The venture continues. God is sovereign and therefore providential over every detail of our lives. As finite creatures, it is difficult for us to see the countless ways God works in our lives. John Flavel, in his work, The Mystery of Providence says, the greatness of God is a glorious and unsearchable mystery. He states that it would not be worthwhile to live in a world devoid of God and providence. As long as our ventures continue in this life, God’s sovereignty and providence never cease in our lives. A good exercise for all of us would entail our looking back on our lives so as to recognize the various ways that God has been providential in our lives and write them down. Flavel challenges believers in Christ to reflect on God’s providence: It is the duty of saints, especially in times of straits, to reflect upon the performances of Providence in all the states and through all the stages of their lives. The experience of my stroke is simply a reminder to me that God is providential. He always was whether or not I recognized it.

A. W. Pink in his work, The Attributes of God, delineates sixteen attributes of God. These various attributes are not discreet entities. God is self-contained, so His various attributes describe His being. When we hear or read explanations of God’s sovereignty, such as He does as He pleases, when He pleases with all the powers of heaven and the peoples of the earth, such a description may leave people cold, thinking that God is arbitrary, willy-nilly, or capricious in His dealings with out lives. Nothing is further from the Biblical truth about the Godhead. All of His attributes work together in who God is. As stated above, He is equally sovereign in HIs love and mercy as in his allowing difficult times in our lives. So people may ask, do you see your stroke as an act of God’s love? Every act of God toward His children is an act of love. The love that comes from struggles in life is the recognition that we share various types of sufferings with Christ. Moreover, such struggles are a means to understand more deeply our relationship to God and His providential care in our lives. As Paul stated in his epistle, God comforts us in our suffering so that we can better comfort others in their suffering (2 Corinthians 1:4).

Throughout these six blog articles, I hope the focus on God’s sovereignty and providence stands out more than just my experience with a stroke. I pray that I have encouraged believers to think and focus more on how God works in their lives. If I have accomplished that goal in just a small way, then I’m truly thankful to Him.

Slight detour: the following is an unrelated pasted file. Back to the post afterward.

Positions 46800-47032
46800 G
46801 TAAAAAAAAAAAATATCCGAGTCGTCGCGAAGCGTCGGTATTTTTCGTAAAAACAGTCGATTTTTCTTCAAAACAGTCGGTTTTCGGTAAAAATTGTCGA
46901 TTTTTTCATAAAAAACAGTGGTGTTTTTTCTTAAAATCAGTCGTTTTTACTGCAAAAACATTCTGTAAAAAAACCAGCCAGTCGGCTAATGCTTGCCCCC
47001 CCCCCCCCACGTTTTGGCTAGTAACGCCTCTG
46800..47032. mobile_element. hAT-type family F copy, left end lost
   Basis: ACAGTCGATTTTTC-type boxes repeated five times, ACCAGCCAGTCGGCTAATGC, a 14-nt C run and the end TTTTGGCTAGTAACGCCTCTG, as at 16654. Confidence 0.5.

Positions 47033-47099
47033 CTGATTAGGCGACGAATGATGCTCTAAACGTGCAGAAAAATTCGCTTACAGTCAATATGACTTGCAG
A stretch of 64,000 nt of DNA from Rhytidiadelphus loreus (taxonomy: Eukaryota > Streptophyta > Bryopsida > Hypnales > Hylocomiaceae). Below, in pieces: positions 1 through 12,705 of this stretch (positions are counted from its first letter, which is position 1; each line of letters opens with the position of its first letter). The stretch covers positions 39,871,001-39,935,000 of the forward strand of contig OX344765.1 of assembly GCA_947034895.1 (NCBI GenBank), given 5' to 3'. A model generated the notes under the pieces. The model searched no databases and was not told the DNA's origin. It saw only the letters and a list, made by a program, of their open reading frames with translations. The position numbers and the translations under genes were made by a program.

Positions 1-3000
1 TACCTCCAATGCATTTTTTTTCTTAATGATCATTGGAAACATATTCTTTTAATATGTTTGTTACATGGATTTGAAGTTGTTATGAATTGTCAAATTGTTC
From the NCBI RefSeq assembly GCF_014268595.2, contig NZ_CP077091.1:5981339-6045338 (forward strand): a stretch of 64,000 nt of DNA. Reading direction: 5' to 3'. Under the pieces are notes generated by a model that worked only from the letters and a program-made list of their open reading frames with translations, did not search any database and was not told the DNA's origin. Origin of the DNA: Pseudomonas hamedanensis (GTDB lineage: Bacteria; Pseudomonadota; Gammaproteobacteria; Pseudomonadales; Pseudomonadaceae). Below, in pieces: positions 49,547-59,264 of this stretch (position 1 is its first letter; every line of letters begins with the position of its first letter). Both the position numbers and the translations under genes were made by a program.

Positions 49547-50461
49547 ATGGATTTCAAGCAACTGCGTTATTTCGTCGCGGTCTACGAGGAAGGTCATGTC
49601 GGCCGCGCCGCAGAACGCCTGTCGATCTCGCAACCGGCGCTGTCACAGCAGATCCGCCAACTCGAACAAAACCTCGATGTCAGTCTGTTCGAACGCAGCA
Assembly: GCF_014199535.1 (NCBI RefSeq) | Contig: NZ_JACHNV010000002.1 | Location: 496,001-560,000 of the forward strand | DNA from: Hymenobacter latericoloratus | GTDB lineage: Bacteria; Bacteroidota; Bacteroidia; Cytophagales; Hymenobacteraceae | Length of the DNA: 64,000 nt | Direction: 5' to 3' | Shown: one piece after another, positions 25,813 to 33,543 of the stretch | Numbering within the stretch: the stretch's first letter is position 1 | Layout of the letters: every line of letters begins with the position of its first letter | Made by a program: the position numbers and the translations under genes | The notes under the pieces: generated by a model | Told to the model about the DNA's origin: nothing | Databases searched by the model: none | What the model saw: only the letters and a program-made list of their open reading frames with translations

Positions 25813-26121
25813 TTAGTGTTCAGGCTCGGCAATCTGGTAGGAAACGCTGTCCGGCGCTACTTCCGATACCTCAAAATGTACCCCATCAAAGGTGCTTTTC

Praise God from Whom all blessings flow.


Flavel, J. (1963). The Mystery of Providence.[Originally published in 1678]. Carlisle, PA: Banner of Truth Books.

Pink, A. W. (1975). The Attributes of God. [Originally published 1930] Grand Rapids, MI: Baker Books.

Pink, A. W. (2017). The Sovereignty of God. [Originally published in 1918]. Swengel, PA: A. W. Pink Classic Books.

John V. Jones, Jr., Ph.D./ April 14th, 2022


The Stroke: Part V – The Venture

[This article is the fifth in a series of articles on this topic. Others will be completed at later dates.]


After eleven days in rehab at Pecan Creek, Paul picked me up, and I returned to the Terrell’s where life took on its familiar pattern pre COVID. The question that remained was whether or not Day Neuro would take me back after having COVID. I asked my GP to provide a referral to Day Neuro since I had tested negative for COVID. The only thing left to do was wait. God’s providence shown through again. Only three days passed, and I received a call from Devlin at Medical City that I could return to rehab. I was set once again to engage this fine facility and group of therapists for all three therapies: physical, occupational, and speech. God’s grace displayed itself through the Terrell’s who transported me to and from Medical City three days per week. Paul and Jean’s daughter, Amy, transported me often, and on the drive into Denton from Collinsville, we would listen to Harry Potter audiobooks. The grace of God has many ways of showing itself. If our mindset is not right, we can easily miss how God’s lovingkindness works in our lives.

Medical City: Home Away from Home

Having gotten back on track at the outpatient rehab at Medical City, I discovered that it was a place with which I would gain much familiarity. The facility scheduled me to be there three days per week, three hours per day, for a total of nine hours a week. The work would be consistent, intense, and fruitful. The therapists there provided a tailor-made work out program for me that fit my needs perfectly. Each day, the facility scheduled a three-hour slot that entailed all three therapies. After having taken some time out for COVID, the therapists recognized I had more energy than I had previously to COVID. I reckoned this fact to be due to the infusion treatments I had received. I recognized that my energy level was up, so I was ready to engage rehab. I recognized God’s hand in everything, having returned to Day Neuro. I couldn’t have been at a better place for what my body required.

Physical Therapy